Church leaders to learn from US efforts to combat urban violence

By staff writers
September 12, 2007

Church leaders and communities facing situations of violence in New York, Philadelphia, Washington DC and New Orleans will share their experiences with an international team from different churches, who will visit the United States next week.

Their visit is the first of forty such trips to different countries over the next three years.

Including members from South Africa, Lebanon, Pakistan and Brazil the team members will learn from their peacemaking efforts addressing urban and gun violence as well as environmental racism and the Iraq war.

The visit of the group, which is called “Living Letters,” is part of the World Council of Churches (WCC) Decade to Overcome Violence, an initiative promoting peaceful alternatives to violence.

“The purpose of these Living Letters visits is to create real encounters through which churches worldwide become increasingly aware of their struggles and hopes and are able to encourage and strengthen each other,” says Rev. Dr Bernice Powell Jackson, a minister of the United Church of Christ (US) and the WCC president from the North American region.

As Rev. Dr William Shaw, president of the National Baptist Convention, USA, Inc. puts it: “Peacemaking and reconciliation includes building stronger relationships within and outside of the churches and the United States that are responsive to the changing dynamic landscape of Christendom and the unrelenting violence in our world.”

“By discussing and praying in small groups, sharing community meals and visiting homes and community centres, we hope the international ecumenical team visiting us will be able to get to the heartbeat of the peace work of the American churches,” adds Powell-Jackson.

The team includes a public health specialist, a theologian and a human rights lawyer, each of them bringing personal experiences of violence and peacemaking from their own societies].

In New York they will meet an Arabic Lutheran congregation and Muslim leaders from its neighbourhood. The group will focus on violence and peacemaking efforts in the post 9/11 context of immigration to the US, especially issues affecting Arab and Middle Eastern communities.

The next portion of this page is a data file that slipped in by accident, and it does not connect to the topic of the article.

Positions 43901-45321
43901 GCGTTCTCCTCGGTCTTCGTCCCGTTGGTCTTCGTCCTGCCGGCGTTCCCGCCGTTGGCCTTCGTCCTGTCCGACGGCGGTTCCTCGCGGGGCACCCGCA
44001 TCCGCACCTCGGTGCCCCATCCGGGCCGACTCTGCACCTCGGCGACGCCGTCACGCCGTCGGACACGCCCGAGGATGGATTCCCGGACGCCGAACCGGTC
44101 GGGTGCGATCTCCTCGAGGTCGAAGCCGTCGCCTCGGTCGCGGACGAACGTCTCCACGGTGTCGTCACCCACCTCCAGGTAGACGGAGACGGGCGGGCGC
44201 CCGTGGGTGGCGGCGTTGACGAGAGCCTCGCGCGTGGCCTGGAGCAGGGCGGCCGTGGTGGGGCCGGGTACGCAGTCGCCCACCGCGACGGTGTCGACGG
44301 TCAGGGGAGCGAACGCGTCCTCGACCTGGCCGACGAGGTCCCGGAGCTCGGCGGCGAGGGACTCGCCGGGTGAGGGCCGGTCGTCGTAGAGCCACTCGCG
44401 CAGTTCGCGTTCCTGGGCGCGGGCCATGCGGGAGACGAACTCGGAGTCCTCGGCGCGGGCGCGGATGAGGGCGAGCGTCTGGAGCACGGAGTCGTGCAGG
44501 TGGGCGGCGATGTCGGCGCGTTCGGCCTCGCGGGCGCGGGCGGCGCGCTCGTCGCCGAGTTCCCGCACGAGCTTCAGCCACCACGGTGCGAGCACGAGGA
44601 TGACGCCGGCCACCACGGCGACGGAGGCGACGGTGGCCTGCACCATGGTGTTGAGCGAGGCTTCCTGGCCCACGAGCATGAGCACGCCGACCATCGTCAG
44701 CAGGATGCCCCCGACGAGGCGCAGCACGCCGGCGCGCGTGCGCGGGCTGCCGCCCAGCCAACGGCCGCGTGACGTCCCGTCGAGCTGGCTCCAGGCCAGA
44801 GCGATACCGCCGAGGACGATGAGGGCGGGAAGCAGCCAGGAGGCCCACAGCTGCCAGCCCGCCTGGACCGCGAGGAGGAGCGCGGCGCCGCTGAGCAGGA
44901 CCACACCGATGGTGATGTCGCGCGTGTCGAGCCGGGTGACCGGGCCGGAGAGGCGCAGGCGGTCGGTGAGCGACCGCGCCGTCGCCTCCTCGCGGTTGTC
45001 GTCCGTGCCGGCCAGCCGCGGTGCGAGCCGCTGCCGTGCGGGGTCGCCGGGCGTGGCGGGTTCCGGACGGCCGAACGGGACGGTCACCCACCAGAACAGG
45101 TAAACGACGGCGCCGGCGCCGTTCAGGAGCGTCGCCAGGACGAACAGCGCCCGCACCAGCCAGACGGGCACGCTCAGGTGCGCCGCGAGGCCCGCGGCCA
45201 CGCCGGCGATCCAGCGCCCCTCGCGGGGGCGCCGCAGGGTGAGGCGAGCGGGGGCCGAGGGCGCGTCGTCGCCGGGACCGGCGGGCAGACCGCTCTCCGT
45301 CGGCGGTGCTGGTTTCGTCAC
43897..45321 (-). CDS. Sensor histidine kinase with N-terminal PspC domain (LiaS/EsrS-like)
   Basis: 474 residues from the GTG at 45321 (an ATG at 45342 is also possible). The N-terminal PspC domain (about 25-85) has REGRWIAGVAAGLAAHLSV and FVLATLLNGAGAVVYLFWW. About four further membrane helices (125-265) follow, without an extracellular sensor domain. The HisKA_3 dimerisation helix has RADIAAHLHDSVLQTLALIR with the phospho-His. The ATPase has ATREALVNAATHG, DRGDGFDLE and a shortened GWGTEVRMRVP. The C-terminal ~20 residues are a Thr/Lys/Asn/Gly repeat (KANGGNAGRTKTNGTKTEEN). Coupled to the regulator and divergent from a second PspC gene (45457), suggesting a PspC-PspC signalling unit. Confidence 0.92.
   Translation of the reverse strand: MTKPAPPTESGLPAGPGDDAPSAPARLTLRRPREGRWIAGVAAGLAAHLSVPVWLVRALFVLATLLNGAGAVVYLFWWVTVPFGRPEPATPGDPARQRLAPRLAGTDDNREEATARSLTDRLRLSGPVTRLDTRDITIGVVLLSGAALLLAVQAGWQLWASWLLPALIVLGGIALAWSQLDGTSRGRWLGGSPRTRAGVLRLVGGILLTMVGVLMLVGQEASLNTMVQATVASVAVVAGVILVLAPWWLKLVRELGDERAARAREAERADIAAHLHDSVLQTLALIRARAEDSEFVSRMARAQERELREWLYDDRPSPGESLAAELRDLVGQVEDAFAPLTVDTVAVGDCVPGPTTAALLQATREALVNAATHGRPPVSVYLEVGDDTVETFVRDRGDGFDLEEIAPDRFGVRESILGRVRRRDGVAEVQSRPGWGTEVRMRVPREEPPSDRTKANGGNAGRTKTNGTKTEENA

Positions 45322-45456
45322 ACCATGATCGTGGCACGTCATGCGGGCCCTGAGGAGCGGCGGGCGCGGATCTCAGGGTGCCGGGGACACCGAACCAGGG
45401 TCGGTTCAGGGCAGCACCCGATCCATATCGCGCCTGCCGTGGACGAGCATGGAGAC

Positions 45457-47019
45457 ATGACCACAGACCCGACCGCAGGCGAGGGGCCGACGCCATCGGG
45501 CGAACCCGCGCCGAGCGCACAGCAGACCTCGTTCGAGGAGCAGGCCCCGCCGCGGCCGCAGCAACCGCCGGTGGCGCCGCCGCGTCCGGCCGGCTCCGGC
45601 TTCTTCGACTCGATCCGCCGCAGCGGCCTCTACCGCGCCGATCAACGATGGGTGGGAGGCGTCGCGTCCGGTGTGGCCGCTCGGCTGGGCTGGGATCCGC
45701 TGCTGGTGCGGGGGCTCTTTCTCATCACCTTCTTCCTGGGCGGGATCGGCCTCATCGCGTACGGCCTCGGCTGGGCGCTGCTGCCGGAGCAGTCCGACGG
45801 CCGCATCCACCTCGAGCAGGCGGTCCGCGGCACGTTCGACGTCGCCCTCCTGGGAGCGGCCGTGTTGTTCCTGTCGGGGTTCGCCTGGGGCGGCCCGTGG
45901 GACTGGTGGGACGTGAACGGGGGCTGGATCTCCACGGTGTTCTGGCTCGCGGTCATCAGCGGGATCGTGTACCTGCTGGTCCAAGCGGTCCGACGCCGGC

In the wake of a key Congress hearing and a presidential address on the future of the US engagement in Iraq, the Iraq war - largely opposed by the WCC member churches in the US - will be one of the issues discussed with federal legislators and students in Washington DC.

Urban violence will be the focus of a visit to Philadelphia, hosted by the Rev Shaw’s White Rock Baptist Church, which belongs to the National Baptist Convention, USA, Inc., the largest African-American denomination.

The WCC’s Decade to Overcome Violence is a global church movement that strives to strengthen existing efforts and networks for overcoming violence, as well as to inspire the creation of new ones.

The Living Letters teams are part of what is expected to become a major worldwide mobilization of churches for peace that will culminate with an International Ecumenical Peace Convocation to be held in 2011.

Last August (2006), a Living Letters team visited churches in Sri Lanka who have been impacted by the ongoing conflict between the government and Tamil fighters.

About forty such teams are expected to visit different countries over the next three years.

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